Monday, March 24, 2014

A new jointer plane

The first plane I ever bought was a Stanley no.7. I laboriously lapped the sole and tuned the plane as well as I could, and for years it served me well. But it's a heavy plane to push for any length of time, and awkward to balance on the edges of boards.
When I moved to Virginia last year, the no.7 sat in storage for months. When I finally unpacked it, I was dismayed to discover that the sole had warped noticeably. I really couldn't face lapping it all over again, so building a nice wooden jointer has been on my list for a while.
And…here it is.

The plane is hard maple, with a soft maple handle and a cocobolo strike button. The iron is a vintage W.Butcher, 8" long and 2 1/2" wide.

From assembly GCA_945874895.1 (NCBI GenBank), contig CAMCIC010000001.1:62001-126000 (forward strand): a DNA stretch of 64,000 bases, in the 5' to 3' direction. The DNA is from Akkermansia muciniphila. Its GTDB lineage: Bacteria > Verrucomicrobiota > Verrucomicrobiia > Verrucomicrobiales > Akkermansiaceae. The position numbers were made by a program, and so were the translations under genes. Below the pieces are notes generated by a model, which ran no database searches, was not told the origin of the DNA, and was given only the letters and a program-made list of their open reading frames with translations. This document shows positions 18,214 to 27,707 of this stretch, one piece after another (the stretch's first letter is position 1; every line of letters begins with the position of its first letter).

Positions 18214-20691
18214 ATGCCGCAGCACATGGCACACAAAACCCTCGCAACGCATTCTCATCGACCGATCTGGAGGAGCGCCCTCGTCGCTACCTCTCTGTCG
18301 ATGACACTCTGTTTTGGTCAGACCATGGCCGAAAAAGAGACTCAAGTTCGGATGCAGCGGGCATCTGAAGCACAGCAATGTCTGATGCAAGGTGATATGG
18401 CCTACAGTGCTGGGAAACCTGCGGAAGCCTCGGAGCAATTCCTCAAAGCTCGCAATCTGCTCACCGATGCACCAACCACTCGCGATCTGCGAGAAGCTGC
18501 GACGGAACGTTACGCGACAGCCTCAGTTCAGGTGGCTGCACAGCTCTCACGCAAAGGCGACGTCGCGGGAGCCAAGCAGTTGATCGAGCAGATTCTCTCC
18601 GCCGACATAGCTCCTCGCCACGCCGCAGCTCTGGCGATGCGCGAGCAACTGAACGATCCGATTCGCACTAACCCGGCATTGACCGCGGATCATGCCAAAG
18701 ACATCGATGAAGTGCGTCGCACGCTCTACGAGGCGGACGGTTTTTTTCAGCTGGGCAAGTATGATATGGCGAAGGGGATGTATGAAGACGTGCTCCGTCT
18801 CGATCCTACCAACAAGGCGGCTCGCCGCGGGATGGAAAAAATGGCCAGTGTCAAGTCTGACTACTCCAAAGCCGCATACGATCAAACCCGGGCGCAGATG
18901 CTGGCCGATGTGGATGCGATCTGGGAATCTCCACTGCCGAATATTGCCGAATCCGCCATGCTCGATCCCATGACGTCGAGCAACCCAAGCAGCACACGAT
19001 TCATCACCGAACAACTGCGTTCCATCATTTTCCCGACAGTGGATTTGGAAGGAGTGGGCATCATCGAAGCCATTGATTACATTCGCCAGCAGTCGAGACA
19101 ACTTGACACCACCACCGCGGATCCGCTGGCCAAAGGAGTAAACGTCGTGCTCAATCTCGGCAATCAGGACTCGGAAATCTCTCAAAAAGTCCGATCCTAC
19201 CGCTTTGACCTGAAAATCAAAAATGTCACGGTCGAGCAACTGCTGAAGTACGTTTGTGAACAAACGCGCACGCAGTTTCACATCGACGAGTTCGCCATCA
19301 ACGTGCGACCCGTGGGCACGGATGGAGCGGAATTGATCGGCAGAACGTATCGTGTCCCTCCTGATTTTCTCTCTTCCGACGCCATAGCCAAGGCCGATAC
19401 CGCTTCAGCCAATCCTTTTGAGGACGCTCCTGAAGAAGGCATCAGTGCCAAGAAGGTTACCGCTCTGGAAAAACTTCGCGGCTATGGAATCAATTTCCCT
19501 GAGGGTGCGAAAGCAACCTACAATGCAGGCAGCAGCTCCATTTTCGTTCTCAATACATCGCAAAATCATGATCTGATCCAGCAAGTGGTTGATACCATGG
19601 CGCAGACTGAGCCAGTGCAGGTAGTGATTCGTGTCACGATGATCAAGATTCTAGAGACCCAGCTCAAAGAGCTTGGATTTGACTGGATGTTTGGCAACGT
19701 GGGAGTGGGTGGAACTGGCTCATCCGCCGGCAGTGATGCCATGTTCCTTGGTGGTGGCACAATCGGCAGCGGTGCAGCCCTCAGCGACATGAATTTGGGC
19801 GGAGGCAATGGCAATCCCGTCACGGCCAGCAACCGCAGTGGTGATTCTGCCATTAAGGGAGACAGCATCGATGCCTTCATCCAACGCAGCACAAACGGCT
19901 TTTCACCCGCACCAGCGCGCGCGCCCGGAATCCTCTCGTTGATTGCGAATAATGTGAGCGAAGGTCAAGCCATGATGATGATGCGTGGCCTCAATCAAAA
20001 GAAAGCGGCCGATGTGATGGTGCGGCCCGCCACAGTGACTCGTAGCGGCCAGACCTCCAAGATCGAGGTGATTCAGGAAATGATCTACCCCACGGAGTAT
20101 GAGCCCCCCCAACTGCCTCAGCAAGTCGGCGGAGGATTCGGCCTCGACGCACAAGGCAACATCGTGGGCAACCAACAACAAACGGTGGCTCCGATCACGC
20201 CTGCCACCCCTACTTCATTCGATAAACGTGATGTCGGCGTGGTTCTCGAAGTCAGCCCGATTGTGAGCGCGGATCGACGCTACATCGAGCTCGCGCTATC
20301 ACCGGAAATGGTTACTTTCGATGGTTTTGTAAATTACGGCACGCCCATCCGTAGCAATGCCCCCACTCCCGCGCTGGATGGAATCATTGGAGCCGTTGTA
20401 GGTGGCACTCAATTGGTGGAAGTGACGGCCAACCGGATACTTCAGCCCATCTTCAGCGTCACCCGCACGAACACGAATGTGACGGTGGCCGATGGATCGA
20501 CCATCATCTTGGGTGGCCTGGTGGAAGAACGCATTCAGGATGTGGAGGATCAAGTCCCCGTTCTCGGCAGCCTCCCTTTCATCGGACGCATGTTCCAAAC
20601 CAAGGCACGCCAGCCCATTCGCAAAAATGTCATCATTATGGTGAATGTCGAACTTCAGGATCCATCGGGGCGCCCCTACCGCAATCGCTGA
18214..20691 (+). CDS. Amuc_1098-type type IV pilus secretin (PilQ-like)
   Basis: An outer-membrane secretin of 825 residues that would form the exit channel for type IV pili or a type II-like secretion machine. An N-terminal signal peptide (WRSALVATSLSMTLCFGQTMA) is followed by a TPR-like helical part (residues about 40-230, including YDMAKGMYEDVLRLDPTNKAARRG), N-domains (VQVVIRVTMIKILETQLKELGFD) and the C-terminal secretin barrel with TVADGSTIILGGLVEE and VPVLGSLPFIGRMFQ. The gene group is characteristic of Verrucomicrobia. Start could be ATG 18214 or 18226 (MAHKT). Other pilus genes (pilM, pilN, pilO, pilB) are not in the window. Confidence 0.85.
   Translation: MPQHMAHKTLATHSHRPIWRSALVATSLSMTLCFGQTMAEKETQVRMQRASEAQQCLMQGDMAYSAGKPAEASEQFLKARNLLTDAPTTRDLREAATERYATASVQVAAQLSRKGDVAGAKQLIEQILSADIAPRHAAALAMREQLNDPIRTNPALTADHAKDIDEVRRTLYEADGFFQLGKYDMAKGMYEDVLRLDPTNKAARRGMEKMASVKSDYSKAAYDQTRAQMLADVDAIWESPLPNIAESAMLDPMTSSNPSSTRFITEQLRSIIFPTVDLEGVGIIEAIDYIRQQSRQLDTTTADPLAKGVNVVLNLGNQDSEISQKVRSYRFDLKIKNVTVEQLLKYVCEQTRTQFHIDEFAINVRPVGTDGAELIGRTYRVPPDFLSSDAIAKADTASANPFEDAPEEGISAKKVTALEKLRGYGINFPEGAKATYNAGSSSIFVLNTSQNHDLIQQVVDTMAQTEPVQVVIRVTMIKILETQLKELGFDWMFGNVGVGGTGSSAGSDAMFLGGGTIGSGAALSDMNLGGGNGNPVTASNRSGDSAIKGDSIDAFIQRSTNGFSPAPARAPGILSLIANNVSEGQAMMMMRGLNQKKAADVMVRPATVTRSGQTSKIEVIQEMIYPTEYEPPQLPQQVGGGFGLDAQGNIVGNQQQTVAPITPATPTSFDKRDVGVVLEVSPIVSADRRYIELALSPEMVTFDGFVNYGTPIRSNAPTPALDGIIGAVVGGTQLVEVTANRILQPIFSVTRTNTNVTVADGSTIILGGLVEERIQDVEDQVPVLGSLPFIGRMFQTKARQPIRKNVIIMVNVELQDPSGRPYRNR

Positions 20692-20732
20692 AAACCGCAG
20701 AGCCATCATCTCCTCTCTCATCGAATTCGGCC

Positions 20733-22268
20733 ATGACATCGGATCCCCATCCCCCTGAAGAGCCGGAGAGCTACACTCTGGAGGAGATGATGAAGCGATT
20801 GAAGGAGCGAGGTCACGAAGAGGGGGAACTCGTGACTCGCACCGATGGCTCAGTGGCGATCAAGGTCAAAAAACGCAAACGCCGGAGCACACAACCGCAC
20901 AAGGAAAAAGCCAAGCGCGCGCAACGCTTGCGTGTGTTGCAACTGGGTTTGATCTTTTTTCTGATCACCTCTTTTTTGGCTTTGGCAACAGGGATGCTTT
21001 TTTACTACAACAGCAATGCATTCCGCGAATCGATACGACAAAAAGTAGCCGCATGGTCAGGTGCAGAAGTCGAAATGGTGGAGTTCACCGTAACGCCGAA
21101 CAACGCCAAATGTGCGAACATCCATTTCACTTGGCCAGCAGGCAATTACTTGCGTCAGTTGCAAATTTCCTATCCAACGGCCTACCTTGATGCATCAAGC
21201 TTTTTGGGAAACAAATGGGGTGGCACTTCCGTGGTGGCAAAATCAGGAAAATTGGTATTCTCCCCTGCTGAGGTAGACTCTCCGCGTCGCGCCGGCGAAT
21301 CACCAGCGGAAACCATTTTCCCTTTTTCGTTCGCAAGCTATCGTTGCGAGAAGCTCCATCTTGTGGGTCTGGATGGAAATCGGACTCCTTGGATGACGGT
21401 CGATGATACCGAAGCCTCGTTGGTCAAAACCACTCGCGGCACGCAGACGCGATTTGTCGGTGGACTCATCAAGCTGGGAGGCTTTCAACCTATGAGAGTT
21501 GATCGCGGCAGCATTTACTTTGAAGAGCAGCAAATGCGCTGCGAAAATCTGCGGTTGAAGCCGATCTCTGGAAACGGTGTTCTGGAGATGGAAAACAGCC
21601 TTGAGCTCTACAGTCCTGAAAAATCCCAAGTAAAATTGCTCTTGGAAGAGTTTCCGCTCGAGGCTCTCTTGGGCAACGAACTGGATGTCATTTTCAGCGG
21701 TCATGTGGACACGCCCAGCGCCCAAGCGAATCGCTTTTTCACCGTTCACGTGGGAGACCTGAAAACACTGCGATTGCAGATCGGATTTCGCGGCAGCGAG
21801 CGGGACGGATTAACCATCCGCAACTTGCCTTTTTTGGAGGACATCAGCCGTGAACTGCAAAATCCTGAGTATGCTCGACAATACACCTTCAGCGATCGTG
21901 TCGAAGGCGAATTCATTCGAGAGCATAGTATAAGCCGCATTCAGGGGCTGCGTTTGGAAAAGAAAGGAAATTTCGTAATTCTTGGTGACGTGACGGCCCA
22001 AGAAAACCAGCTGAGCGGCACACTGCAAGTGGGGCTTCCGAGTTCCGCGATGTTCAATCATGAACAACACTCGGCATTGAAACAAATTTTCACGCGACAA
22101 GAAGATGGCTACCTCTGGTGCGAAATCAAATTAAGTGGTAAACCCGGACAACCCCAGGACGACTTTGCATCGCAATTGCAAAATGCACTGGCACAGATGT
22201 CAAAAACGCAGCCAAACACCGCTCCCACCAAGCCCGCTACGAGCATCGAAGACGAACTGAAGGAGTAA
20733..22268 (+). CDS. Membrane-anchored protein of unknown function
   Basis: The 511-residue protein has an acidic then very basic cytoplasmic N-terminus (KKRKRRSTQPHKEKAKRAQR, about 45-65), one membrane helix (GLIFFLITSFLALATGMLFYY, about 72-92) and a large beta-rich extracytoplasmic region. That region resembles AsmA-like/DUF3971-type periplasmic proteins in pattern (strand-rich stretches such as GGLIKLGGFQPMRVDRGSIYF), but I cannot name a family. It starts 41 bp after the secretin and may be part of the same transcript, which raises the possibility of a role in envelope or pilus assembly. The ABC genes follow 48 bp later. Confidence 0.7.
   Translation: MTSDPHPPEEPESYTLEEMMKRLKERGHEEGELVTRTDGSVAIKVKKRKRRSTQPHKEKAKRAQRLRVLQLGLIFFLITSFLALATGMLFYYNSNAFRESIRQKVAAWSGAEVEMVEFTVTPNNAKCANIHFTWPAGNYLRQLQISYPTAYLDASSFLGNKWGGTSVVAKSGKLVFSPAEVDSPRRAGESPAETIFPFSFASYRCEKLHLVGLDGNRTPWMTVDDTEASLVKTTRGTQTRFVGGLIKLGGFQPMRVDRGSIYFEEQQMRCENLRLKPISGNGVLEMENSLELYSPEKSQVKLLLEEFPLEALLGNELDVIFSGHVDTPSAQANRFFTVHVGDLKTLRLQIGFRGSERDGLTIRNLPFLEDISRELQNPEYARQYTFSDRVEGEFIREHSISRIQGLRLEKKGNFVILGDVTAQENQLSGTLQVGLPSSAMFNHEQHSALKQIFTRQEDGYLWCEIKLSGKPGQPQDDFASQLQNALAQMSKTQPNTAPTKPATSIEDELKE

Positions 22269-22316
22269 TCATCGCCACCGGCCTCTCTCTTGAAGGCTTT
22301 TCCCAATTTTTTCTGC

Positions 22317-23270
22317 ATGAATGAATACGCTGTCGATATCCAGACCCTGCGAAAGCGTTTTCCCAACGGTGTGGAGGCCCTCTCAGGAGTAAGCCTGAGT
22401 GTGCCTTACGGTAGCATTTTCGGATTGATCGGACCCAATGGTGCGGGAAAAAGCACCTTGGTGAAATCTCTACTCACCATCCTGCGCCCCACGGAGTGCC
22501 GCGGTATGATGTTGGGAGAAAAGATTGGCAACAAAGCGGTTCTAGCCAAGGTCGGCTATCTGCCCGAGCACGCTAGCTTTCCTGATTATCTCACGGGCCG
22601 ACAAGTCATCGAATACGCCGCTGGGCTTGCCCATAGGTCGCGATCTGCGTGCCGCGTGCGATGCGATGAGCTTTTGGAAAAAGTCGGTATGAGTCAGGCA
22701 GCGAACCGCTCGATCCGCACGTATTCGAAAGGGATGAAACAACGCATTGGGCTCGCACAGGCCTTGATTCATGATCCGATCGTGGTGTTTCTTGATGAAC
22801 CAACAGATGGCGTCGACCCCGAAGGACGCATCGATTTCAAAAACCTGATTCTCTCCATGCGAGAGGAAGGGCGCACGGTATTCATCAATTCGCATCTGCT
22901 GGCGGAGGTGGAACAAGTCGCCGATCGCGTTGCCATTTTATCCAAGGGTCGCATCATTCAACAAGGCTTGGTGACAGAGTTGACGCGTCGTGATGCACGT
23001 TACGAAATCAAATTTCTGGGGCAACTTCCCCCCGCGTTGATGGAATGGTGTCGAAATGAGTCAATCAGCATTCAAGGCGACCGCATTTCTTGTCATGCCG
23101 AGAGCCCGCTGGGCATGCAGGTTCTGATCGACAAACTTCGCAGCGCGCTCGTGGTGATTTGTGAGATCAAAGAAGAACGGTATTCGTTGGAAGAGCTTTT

I'm guessing the plane is only slightly lighter than the no.7, but the slick wooden sole makes it noticeably easier to push. One of the nicest features though, is how much more pleasant it is to use on the edges of boards. The natural position for the forward hand (I'm a lefty, so my right hand) when jointing is to place the thumb on top, with a couple fingers below the plane to "feel" the board that's being jointed. On a metal plane, this is pretty awkward, but it's very natural on a woodie.

A couple more pics: